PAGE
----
Hanoi’s Old Quarter hosts various cultural activities to greet new spring
The Management Board of Hanoi’s Old Quarter launched a series of activities at Kim Ngan Temple at Hoan Kiem district’s 42-44 Hang Bac Street on January 18 to greet the new spring and the Lunar New Year (Tet).
The programme includes a wide range of activities held at relics to reproduce the traditional cultural features of the Old Quarter people.
The Kim Ngan Temple hosts a worshiping ritual for the tutelary god and folk singing, while the Heritage House at 87 Ma May Street is the venue for making Chung cakes and offerings of traditional Tet food to worship ancestors by Hanoians’ families.
The Centre for the Old Quarter's Culture Exchange introduces the image of rat, the mascot of the Lunar New Year 2020, in folk culture. Those who are interested in Tet paintings have the chance to explore Vietnam’s three folk painting types through exhibitions of Hang Trong paintings, Kim Hoang paintings and Dong Ho paintings.
On the same day, the Management Board of Hanoi’s Old Quarter organised the Neu pole (a tall bamboo tree) erection rituals, and introduced the custom of erecting the Neu pole during Tet. In addition, at the relic and cultural sites mentioned above, many folk culture and music activities are being held to serve the people’s Tet celebration needs and attract tourists.
The activities last until February 9 (the 16th day of the first month of the Year of the Rat).
The procession delegation includes boys, girls and strata of people in traditional costumes.
The ritual delegation travels from the Heritage House at 87 Ma May Street to the Kim Ngan Temple 42-44 Hang Bac Street.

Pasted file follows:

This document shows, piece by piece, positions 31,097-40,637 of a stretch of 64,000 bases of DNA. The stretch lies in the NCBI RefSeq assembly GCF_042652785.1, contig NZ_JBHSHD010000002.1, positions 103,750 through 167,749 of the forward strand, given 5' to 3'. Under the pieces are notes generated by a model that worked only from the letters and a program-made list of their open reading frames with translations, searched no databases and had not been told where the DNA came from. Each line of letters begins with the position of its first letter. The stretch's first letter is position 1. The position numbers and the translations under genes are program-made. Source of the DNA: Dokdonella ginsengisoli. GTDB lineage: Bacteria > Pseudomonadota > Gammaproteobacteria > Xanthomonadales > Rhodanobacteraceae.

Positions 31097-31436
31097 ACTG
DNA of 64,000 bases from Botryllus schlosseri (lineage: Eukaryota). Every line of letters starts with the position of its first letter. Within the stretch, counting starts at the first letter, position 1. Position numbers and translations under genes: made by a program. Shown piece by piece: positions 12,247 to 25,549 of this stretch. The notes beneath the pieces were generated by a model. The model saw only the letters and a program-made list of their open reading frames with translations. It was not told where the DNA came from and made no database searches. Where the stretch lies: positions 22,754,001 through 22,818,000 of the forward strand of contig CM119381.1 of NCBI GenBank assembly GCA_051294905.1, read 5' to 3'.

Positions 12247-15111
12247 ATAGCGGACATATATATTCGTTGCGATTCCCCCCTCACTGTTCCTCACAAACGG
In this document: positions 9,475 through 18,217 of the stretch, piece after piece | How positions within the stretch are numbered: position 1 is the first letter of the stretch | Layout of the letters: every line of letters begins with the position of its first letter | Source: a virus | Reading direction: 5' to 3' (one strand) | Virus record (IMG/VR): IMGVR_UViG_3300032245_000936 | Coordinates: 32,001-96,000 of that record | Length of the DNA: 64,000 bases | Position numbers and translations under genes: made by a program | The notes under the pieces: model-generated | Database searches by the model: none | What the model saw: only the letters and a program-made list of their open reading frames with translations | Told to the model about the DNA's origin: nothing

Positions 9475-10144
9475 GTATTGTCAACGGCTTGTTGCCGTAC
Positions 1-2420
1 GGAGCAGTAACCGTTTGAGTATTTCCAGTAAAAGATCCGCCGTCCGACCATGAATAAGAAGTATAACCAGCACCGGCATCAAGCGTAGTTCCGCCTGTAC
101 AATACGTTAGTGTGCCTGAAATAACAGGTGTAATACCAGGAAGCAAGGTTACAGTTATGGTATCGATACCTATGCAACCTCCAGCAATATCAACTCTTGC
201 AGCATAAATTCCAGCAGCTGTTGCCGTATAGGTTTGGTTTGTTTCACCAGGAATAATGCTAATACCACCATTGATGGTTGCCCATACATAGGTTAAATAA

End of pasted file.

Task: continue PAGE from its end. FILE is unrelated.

The worshiping ritual for the tutelary god.
In addition to the folk meaning of warding off evil spirits, the erection of Neu pole during Tet also aims to pray for national peace, bumper crops and national prosperity.
* On the same day, the 2020 Spring Calligraphy Festival opened at Hanoi’s Temple of Literature, a special national relic under the theme of ‘Thanh Duc’ (Forming Morality), gathering the participation of 52 calligraphers.
Alongside the calligraphic activities, the festival features many exciting cultural and art events, such as the quintessence of folk food, folk games, and a handicraft fair showcasing products made from silk, lacquer, pottery, rattan and ornamental plants.
Displays of Tet from bygone eras have been reimagined at the Kim Ngan Communal House on Hang Bac street in Hanoi as a way of celebrating the Lunar New Year, known locally as Tet.
Traditional cultural activities will be hosted by the Đình Làng Việt (Vietnamese Communal House) group and the Hanoi Old Quarter management board on January 18 in downtown Hanoi.